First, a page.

TCJA Tax Reform: What to Know


On December 19th, 2017, the House was the first in line to approve the most significant modification to our tax code in over 30 years.


The following day on December 20th, the Senate followed suit by stamping their approval on the $1.5 trillion tax reform bill.


The bill then arrived on President Trumps desk for final approval which was given on December 22nd, signing the new bill into law.


The official title of the new reform bill is “An Act to provide for reconciliation pursuant to titles II and V of the concurrent resolution on the budget for fiscal year 2018”. Since that doesn’t easily roll off of the tongue, most people prefer to simply call it “The Tax Cuts and Jobs Act” as it was first introduced.


Below is an introduction to the primary changes that went into affect January 2018.




The number of tax brackets will remain at 7 however, the tax rates and income brackets have been updated.


The image below illustrates the changes for Married couples who file jointly.



The following illustrates changes for Single filers or those who file separately.






The standard deduction has doubled under the new plan and likely to have the most widespread impact on taxpayers and reduce the number of those who prefer to itemize deductions.


The deduction increases are as follows:


Married couples who file Jointly –  $12,700 under the old plan increases to $24,000.


Single of those who file separately – Increases from $6,350 to $12,000


Head of Household filers- Will jump from $9,350 to $18,000





Alimony – Previously the individual paying alimony could deduct payments made and the person receiving  would claim as taxable income. Under the new plan this goes away as the person paying no longer gets the deduction and the recipient no longer claims the payments as income. (Note: This only applies to divorce and separation agreements signed or modified after Jan. 1st, 2019)


Alternative Minimum Tax (AMT) – This tax is imposed on higher income families and but will affect a fewer number of households under the new plan as the qualifying income level for paying this tax has increased as follows:


Single Filers – Old qualification started at $120,700 and is now $500,000


Married filing Jointly – Previous income sparking this tax began at $160,900 and has jumped up to $1,000,000 under the new plan.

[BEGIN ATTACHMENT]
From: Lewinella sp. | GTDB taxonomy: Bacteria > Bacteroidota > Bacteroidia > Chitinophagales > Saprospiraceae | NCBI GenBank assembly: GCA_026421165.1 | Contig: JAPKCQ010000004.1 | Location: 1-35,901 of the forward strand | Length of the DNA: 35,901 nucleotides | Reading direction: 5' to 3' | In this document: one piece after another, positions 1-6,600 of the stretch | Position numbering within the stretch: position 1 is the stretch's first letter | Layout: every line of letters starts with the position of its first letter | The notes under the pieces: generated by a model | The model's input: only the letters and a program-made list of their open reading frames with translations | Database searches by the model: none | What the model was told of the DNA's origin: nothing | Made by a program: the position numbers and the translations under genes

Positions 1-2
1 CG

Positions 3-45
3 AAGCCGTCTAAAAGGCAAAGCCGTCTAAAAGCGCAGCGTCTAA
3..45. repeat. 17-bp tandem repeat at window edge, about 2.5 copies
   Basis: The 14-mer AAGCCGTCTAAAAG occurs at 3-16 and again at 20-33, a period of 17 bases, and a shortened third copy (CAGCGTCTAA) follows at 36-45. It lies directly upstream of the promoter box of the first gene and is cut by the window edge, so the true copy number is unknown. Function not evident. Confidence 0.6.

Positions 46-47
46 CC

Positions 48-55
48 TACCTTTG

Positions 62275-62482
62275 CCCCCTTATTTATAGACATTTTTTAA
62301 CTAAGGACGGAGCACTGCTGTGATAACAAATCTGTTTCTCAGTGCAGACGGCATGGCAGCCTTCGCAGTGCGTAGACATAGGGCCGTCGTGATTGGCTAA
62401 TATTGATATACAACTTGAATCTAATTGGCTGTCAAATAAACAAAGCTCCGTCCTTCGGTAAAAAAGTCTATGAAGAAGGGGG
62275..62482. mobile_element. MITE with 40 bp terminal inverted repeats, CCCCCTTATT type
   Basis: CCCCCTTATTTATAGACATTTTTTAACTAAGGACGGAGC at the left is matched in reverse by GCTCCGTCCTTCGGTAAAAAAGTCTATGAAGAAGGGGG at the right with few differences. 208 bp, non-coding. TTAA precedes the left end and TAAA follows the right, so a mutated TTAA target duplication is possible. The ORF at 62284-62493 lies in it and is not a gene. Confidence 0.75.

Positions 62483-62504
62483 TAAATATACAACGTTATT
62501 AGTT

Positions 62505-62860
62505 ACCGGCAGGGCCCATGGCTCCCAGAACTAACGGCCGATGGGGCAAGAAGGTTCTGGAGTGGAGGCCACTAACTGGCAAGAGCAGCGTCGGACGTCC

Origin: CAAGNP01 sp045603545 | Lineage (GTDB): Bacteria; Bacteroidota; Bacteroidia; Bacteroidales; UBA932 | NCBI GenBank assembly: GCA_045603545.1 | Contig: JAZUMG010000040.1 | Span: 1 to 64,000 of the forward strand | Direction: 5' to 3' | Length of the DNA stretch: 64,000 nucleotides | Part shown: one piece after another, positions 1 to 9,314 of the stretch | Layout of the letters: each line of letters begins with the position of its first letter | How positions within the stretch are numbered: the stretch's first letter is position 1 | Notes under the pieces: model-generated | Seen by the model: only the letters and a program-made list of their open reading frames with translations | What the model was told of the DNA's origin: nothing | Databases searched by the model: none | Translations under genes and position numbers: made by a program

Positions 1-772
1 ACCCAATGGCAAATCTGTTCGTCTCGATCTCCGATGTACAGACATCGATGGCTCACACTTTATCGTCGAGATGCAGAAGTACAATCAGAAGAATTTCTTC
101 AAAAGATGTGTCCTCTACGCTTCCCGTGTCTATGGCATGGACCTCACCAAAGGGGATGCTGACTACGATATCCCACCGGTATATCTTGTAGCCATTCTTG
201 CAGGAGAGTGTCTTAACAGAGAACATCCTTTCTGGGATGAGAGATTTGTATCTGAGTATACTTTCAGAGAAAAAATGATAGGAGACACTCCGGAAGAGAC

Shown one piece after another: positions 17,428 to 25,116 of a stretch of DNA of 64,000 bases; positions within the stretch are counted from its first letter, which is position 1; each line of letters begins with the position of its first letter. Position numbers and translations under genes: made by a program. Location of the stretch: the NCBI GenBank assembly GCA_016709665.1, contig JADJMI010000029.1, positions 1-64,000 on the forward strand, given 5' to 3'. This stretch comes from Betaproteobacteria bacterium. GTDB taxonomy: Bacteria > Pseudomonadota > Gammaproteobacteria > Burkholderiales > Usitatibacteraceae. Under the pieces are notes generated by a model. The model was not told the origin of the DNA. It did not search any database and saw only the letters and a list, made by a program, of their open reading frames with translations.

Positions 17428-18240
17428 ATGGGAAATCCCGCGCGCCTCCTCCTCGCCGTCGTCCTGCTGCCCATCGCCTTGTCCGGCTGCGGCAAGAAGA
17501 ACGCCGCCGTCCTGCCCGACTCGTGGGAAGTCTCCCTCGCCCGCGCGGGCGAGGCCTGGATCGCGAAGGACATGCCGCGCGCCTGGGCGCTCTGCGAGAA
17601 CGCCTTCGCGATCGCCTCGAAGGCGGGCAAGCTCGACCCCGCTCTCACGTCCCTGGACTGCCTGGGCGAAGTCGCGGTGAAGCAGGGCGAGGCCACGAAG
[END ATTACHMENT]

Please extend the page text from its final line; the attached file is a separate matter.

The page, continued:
529 College Saving Plans – Under the old tax plan, 529 plans could only be used for qualified higher eduction expenses. The new plan expands the tax  benefits of 529 savings by allowing them to be used for private K-12 schooling and eligible eduation expenses in public, private, or religous schools.


Corporate Taxes – The old tax plan used a 4 step rate structure with 35% being the top tax rate. The new plan permanently cuts this top tax rate down to 21%


Estate Taxes – The new plan doubles the amount an estate can be valued at without incurring estate taxes from $5.49 million to $11.2 million.


Home Sales – Homeowners can currently exclude $250,000 (single) or $500,000 (married) of capital gains free from tax when selling their primary home. That law has not changed. However, the qualifications for receiving this benefit has. Under the old laws a person had to live in the residence at least 2 of 5 years prior to sale to qualify for exemption. Under the new law this has been extended to 5 of 8 years that a person must live there to claim the exclusion.


Medical Expenses – The old rule allowed taxpayers to deduct out-of-pocket medical expenses that exceeded 10% of AGI or 7.5% if they are over age 65. The new law expanded the 7.5% threshold to taxpayers regardless of age.


Tax Deductions – Under the old plan taxpayers can deduct expenses paid for tax preparation, business related expenses, and investment fees. The new plan has suspended these deductions until 2025.


Personal Exemptions – The new plan has suspended the ability to claim personal exemptions (yourself, spouse, or dependent) through 2025





1 – The period of time allotted to pay back a loan to a qualified plan has been extended for those separated from service.


2 – The ability to recharacterize a Roth conversion has been removed and will no longer available. This strategy was often used by individuals for ongoing tax planning.


Now the question becomes:


How will these changes affect your situation?


We can show you a comparison using 2017 and 2018 tax rules applied to your situation. It’s a free service.


Feel free to contact us to learn more.


Disclaimer: This newsletter is a publication dedicated to the education of individual investors. This newsletter is an information service only. Advisory Services Network, LLC does not provide tax advice.  The tax information contained herein is general and is not exhaustive by nature.  Federal and state laws are complex and constantly changing.  You should always consult your own legal or tax professional for information concerning your individual situation.


Advisory services offered through Enhance Wealth, a member of Advisory Services Network, LLC, 6600 Peachtree Dunwoody Road, Embassy Row 600, Suite 575, Atlanta, GA 30328. 770-352-0449 Insurance products and services offered through Enhanced Capital, LLC. Advisory Services Network, LLC and Enhanced Capital, LLC are not affiliated.


The opinions expressed herein are solely those of the author and do not reflect the opinions of Advisory Services Network, LLC or any of its other advisory representatives.